How Does it Work?

Intoxication Anosognosia: The Spellbinding Effect of Psychiatric Drugs

By: Peter R. Breggin, MD Ithaca, NY


Why do so many individuals persist in taking psychoactive substances, including psychiatric drugs, after adverse mental and behavioral effects have become severe and even disabling? The author has previously proposed the brain-disabling principle of psychiatric treatment that all somatic psychiatric treatments impair the function of the brain and mind. Intoxication anosognosia (medication spellbinding) is an expression of this drug induced mental disability. Intoxication anosognosia causes the victim to underestimate the degree of drug-induced mental impairment, to deny the harmful role that the drug plays in the person’s altered state, and in many cases compel the individual to mistakenly believe that he or she is functioning better. In the extreme, the individual displays out of character compulsively destructive behaviors, including violence toward self and others. Keywords: adverse drug effects; psychiatric medications; drug-induced cognitive deficits; toxicology; substance abuse Anosognosia is defined as unawareness or denial of a neurological deficit or, more broadly, ignorance of the presence of disease. The concept originated in the observation that individuals with non-dominant parietal lobe lesions (e.g., stroke) sometimes fail to recognize an associated paralysis on the other side of the body. In an enlightening essay, Fisher (1989) enlarged the concept of anosognosia and described it, along with memory dysfunction, as one of the constant features of brain damage and dysfunction. Defining anosognosia as “the capacity of brain damage to cause denial of lost function,” I have previously used the concept to explain aspects of the brain-disabling principle of psychiatric drugs—that all physical treatments in psychiatry work by causing brain dysfunction and disability (Breggin, 1997, p. 10). In this article I want to examine a specific brain-disabling effect that I have labeled medication spellbinding or intoxication anosognosia.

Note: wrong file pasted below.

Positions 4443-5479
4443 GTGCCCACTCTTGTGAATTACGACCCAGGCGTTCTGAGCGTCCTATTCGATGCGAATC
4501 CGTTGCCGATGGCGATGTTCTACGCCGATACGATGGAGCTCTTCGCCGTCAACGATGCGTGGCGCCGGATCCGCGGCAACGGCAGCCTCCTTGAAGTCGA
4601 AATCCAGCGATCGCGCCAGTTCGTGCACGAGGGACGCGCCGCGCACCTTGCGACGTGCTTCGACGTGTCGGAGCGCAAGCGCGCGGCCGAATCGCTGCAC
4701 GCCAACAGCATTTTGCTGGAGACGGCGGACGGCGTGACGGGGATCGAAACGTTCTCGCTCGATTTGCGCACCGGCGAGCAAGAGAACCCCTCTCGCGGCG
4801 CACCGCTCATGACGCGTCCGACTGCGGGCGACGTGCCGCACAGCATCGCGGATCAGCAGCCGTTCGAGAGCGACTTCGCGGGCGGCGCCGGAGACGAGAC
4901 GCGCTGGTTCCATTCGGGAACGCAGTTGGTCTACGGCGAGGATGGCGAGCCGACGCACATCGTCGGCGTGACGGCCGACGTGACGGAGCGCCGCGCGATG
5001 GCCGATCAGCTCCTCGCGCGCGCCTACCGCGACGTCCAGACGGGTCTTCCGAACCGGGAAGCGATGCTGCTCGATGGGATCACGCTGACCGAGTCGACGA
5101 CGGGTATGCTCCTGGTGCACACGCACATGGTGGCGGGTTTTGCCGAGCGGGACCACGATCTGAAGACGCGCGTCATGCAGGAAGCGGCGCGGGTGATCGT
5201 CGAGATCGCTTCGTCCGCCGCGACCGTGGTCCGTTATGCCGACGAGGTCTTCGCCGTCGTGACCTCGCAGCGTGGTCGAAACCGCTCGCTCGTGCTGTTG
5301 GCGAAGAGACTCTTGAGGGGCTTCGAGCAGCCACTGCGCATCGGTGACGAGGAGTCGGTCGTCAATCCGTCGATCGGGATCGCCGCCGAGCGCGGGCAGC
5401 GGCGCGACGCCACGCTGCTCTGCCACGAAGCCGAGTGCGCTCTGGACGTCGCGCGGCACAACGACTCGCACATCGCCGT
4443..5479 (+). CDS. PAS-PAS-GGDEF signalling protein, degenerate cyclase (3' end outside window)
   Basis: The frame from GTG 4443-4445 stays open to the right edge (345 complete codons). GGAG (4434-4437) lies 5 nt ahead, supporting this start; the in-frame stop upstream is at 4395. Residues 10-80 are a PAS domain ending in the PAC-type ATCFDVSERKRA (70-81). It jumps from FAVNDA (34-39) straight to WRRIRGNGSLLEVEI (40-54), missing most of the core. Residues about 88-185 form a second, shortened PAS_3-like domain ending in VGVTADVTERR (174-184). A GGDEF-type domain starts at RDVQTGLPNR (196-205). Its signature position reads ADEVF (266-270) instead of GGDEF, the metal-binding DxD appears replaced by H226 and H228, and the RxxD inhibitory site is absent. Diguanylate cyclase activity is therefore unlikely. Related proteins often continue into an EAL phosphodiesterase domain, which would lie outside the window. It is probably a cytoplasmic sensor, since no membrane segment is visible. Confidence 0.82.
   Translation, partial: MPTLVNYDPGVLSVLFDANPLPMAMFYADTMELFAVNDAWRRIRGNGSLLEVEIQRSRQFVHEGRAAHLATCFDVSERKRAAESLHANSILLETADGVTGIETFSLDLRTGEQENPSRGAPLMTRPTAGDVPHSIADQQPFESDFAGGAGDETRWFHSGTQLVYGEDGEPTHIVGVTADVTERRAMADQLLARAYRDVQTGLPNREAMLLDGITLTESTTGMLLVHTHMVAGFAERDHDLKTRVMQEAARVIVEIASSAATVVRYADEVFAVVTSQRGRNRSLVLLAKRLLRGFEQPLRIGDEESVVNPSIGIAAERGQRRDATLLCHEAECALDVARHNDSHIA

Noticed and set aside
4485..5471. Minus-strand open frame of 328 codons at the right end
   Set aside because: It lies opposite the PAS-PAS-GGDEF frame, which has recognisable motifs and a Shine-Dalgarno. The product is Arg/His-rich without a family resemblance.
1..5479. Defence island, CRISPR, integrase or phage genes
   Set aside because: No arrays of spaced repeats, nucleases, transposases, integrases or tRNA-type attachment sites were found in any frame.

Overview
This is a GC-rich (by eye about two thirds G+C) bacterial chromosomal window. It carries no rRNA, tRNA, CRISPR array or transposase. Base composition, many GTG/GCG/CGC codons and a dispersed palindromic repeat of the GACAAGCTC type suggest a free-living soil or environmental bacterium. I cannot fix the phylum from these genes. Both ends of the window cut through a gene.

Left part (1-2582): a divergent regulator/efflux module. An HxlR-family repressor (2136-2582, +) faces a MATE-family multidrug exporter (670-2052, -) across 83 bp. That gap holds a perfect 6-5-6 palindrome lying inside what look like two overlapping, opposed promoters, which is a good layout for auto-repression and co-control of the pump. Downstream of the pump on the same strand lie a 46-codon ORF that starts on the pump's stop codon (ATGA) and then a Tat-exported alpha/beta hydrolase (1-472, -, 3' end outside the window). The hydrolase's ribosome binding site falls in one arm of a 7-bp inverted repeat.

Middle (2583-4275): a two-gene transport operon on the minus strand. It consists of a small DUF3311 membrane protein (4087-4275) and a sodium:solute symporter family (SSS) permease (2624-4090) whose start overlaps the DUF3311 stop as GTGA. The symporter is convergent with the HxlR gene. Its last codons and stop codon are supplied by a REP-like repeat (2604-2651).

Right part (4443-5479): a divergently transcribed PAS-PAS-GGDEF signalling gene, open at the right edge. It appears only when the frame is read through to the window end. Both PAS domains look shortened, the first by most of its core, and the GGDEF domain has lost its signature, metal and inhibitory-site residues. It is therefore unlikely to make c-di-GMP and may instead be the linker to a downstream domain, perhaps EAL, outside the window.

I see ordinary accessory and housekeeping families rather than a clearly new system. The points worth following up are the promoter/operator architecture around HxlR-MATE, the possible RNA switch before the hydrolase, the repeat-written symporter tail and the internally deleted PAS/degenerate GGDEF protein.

A huge percentage of the population uses legal recreational drugs such as caffeine, nicotine, and alcohol despite considerable public health efforts to warn about their harmful effects. Another large percentage uses illegal drugs such as marijuana, methamphetamine, cocaine, and heroin despite concerted efforts to alert the public about their dangers. Finally, another significant percentage of the population uses psychiatric drugs—including stimulants and antidepressants—whose safety and efficacy have become increasingly controversial and subject to Food and Drug Administration (FDA) review. Why do so many people take psychoactive medications, even in the face of obviously harmful effects and often despite questionable benefits? There are of course many potential explanations why human beings have such a strong tendency to use drugs that impair the function of their brains and minds. Here I want to focus on one specific biological mechanism that encourages and even at times seems to compel drug taking. If all psychoactive drugs possess qualities that tend to encourage, facilitate, or compel usage, then it may help to explain the widespread use of psychiatric drugs as well as recreational drugs. In the past, most warnings about the beguiling or seductive effects of drugs have focused on recreational and illegal substances—but can the same or similar effects be found in the action of all psychoactive agents, including prescribed psychiatric medications? Some psychiatric drugs, such as the stimulants and benzodiazepines, cause changes in the brain that lead to dependency and withdrawal problems. There is increasing evidence that most or all psychiatric drugs cause sufficient withdrawal problems to interfere with efforts to stop taking them (Breggin, 1997; Breggin & Cohen, 1999). Dependence and withdrawal problems in themselves, however, do not fully account for the widespread use of a broad array of psychoactive agents, including non-addictive psychiatric drugs, such as the antidepressants, lithium, and neuroleptics.